Bandcamp supporting NAACP Legal Defense Fund with sales this Friday

Bandcamp continues to act in a progressive, socially-conscious and responsible way. 

Earlier this year, the distribution and musician supporting site announced it would be foregoing its usual cut of sales on the first Friday of a few months to allow musicians to take home every penny from sales of their music and merchandise, as a way to help make things a little easier without concerts. 

But that’s not enough. 

“The recent killings of George Floyd, Tony McDade, Sean Reed, Breonna Taylor, Ahmaud Arbery and the ongoing state-sanctioned violence against Black people in the U.S. and around the world are horrific tragedies,” Bandcamp says. “We stand with those rightfully demanding justice, equality, and change, and people of color everywhere who live with racism every single day, including many of our fellow employees and artists and fans in the Bandcamp community.” 

This Friday, June 19, is Juneteenth, marking the anniversary of when freed slaves learned they’d been released from their bonds through the signing of the Emancipation Proclamation (which was signed in April; June 19th is the day the news reached the final outpost in Texas).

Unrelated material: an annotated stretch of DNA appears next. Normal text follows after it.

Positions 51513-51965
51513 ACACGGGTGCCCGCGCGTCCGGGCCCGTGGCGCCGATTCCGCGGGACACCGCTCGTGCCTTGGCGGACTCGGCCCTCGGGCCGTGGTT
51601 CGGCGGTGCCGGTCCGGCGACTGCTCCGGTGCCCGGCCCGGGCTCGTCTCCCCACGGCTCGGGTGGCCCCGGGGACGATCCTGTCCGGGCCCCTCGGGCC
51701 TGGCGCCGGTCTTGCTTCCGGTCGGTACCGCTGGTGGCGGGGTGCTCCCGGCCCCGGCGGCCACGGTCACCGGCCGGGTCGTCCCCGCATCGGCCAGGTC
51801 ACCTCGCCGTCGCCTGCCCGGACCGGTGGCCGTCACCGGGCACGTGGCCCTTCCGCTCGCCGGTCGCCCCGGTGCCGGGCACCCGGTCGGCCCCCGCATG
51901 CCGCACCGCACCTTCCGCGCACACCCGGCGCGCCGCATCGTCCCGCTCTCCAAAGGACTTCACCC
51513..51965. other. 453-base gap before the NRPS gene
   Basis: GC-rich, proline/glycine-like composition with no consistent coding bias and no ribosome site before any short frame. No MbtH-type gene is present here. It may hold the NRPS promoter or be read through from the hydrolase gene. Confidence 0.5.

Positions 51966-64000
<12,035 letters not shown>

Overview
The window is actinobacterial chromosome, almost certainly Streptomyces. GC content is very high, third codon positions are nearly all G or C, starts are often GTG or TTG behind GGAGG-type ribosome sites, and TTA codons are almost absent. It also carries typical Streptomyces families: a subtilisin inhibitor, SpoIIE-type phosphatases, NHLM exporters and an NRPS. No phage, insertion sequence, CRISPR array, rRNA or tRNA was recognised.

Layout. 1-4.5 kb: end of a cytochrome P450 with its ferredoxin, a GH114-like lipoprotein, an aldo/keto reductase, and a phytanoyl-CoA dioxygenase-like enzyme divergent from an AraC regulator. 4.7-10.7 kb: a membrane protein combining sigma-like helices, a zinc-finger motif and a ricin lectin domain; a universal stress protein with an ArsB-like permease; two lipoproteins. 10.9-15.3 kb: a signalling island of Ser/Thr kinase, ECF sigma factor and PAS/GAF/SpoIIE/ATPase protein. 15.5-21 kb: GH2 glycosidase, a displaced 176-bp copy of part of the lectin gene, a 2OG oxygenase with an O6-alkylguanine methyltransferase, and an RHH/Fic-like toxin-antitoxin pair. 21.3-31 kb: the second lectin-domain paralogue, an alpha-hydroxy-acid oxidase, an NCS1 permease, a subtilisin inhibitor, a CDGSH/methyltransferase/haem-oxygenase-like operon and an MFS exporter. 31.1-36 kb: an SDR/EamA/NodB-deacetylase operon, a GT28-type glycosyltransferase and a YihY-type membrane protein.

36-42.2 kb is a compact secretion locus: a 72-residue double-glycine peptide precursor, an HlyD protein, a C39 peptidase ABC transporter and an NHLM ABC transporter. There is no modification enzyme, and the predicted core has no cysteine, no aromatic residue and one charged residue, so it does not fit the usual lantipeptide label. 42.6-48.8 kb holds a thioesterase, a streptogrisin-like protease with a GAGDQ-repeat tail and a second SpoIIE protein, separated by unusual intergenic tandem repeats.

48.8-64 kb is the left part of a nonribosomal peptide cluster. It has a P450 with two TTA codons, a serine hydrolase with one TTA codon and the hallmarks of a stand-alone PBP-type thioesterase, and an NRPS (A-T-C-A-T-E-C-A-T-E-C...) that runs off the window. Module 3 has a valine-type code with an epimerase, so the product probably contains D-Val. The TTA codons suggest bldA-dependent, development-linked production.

In commemoration of that milestone and in support of Black artists, Bandcamp will be donating 100% of the organization’s share of sales to the NAACP Legal Defense Fund

To take it a step further, Bandcamp will make this same donation on June 19 from here on out, in addition to making an additional $30,000 annual allocation “to partner with organizations that fight for racial justice and create opportunities for people of color.” 

Some artists have independently announced they, too, will be making donations from sales that day, or from certain releases, to either the NAACP Legal Defense Fund or another organization that supports efforts to end police brutality or other social justice purposes. 

“The current moment is part of a long-standing, widespread, and entrenched system of structural oppression of people of color, and real progress requires a sustained and sincere commitment to political, social and economic and racial justice and change,” Bandcamp says. “We’ll continue to promote diversity and opportunity through our mission to support artists, the products we build to empower them, who we promote through the Bandcamp Daily, our relationship with local artists and organizations through our Oakland space, how we operate as a team, and who and how we hire.”

A full list of participating artists and labels who will be making independent donations can be found here

Amber Healy

I write about music policy and lawsuits because they're endlessly fascinating.

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